You don't know dick

Andy Dick, the unpredictable and hilarious co-star of "Newsradio," talks about the deaths of his colleagues Phil Hartman and Chris Farley -- and why he thinks it should have been him.


Hariette Surovell
September 22, 1998 9:09PM (UTC)

Andy Dick, the irreverent co-star of NBC's comedy series "NewsRadio," arrived an hour late for our interview -- exhausted, he said, from having partied too intensely the evening before
with a "bitchy" Penthouse Pet. Alternately engaging and aloof, Dick, who
made headlines when he checked into rehab earlier this year for drug and
alcohol addiction, wasn't inclined to discuss his upcoming movie, "Advice
from a Caterpillar." Instead, he talked about his relationship with the late Phil
Hartman,
his "NewsRadio" colleague who was murdered in May by his wife,
Brynn (who then shot herself to death).

Uneasy about the future of "NewsRadio," which begins its new season Wednesday, Dick talked about how the season premiere pays tribute to Hartman's character, news anchor Bill McNeal, who is supposed to have died of a heart attack. (The second episode will
introduce Hartman's replacement, Jon Lovitz.) Dick also talked about the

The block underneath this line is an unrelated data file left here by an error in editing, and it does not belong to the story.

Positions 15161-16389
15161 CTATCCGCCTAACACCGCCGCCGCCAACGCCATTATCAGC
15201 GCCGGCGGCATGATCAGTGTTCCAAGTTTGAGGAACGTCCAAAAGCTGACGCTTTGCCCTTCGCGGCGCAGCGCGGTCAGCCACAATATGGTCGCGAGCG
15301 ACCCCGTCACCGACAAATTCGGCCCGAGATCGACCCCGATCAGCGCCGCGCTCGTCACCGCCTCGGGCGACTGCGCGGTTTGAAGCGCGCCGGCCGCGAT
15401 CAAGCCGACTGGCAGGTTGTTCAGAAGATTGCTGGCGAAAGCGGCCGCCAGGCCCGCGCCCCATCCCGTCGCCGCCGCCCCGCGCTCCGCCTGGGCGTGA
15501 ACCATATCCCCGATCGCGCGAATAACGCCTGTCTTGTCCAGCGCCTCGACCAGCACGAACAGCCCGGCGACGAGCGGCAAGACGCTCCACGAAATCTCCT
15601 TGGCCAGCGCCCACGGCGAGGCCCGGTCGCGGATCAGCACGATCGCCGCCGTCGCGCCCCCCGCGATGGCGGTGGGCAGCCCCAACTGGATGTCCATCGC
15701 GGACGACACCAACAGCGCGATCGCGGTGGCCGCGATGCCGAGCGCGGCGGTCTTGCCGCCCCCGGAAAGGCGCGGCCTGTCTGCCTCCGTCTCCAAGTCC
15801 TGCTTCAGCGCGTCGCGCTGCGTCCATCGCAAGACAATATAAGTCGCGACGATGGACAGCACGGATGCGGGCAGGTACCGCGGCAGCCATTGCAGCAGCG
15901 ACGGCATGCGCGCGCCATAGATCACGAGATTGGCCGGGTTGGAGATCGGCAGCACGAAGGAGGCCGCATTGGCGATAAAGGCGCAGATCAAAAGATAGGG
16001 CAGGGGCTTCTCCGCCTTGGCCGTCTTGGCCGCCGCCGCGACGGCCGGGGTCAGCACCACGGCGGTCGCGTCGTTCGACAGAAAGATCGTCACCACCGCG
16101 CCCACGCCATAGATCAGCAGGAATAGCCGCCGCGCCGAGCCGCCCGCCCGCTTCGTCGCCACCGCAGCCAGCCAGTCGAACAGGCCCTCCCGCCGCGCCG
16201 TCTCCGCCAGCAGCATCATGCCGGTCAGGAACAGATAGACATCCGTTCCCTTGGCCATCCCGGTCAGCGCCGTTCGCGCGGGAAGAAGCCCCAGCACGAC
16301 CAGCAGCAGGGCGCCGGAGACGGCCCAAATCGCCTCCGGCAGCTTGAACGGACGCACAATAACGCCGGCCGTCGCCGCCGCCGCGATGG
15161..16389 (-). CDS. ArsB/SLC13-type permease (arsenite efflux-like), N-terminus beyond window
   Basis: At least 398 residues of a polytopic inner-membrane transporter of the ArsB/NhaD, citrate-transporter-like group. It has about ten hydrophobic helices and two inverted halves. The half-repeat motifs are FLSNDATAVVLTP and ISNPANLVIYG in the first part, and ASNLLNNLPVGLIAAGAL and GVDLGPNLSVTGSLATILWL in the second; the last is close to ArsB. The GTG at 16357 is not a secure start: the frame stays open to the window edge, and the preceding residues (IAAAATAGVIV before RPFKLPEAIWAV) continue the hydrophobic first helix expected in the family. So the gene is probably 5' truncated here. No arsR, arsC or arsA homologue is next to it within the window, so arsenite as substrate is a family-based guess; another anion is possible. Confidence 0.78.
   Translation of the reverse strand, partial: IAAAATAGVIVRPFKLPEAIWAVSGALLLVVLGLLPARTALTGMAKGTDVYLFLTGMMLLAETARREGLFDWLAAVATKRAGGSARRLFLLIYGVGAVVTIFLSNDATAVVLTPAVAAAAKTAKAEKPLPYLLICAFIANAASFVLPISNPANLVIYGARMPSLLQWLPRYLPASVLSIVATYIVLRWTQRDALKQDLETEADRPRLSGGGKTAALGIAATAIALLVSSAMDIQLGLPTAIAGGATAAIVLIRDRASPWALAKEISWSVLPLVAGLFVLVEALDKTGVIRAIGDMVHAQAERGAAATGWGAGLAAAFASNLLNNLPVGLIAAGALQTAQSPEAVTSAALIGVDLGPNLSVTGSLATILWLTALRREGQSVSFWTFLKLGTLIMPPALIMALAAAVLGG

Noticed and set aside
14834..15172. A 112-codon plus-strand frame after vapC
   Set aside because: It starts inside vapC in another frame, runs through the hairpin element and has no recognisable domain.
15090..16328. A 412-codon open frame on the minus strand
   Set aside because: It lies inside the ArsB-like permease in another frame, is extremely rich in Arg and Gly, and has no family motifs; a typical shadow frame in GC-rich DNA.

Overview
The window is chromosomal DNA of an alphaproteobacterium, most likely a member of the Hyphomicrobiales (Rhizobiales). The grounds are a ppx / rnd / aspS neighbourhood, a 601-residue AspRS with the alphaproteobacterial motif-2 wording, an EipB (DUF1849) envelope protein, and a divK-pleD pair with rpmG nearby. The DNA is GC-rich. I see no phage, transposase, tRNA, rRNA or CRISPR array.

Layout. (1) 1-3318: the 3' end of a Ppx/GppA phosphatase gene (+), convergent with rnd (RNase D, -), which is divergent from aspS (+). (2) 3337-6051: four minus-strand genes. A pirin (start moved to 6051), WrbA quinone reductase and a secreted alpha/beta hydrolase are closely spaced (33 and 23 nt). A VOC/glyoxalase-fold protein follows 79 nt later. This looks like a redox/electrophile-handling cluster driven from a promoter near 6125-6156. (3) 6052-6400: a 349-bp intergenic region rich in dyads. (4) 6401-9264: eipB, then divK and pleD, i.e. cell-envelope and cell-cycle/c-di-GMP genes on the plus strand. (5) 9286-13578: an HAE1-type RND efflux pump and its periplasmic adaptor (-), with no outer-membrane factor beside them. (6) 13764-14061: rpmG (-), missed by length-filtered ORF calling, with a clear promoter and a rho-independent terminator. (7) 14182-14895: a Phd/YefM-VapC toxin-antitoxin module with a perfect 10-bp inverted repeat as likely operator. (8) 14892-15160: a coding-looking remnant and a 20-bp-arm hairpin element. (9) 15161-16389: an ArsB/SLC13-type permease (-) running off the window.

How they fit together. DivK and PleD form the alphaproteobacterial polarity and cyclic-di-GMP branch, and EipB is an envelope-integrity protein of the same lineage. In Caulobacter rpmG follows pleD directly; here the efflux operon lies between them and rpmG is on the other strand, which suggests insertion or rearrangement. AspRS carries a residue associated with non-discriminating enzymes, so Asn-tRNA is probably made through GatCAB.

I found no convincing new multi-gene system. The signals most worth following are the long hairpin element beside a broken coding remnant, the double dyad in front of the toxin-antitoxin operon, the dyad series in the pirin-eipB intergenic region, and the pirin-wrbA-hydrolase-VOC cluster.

death of his good friend Chris Farley, being bisexual and what it's like to live with his ex-wife, his kids, his girlfriend and the occasional male lover -- all in the same household.

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You're 32 and already you've lost so many people who were close to you.

It should have been me -- that's what I think. Sometimes I feel
... what's that phrase? But for the Grace of God, there I go. I've
never understood it.

Do you feel guilty about that?

I don't feel ... guilt is a weird thing to me because I don't
have a lot of it. But I definitely know that I played a part, however big
or small, in the deaths of at least two people.

How so?

I told Phil when I got out of AA that I was going to take Brynn
to meetings, because I knew she was always drunk. I never did it.

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Was Phil Hartman a "father figure" for you?

Yeah. He was the kindest man. I wanted to emulate him. He had
this family, everything was ideal. But look what happened.

Well, what did happen?

Just another addiction gone astray.

Do you think he stayed in the marriage for the kids or did he
have this "white knight" complex?

No, it's not that way. He loved his kids, he just like, he loved
this whole package he had going.

Did you emulate him as a father for your own children?

I wanted to be like that, but I couldn't. I remember asking
him, "You don't like that I'm not going out with Maria, their mother?" He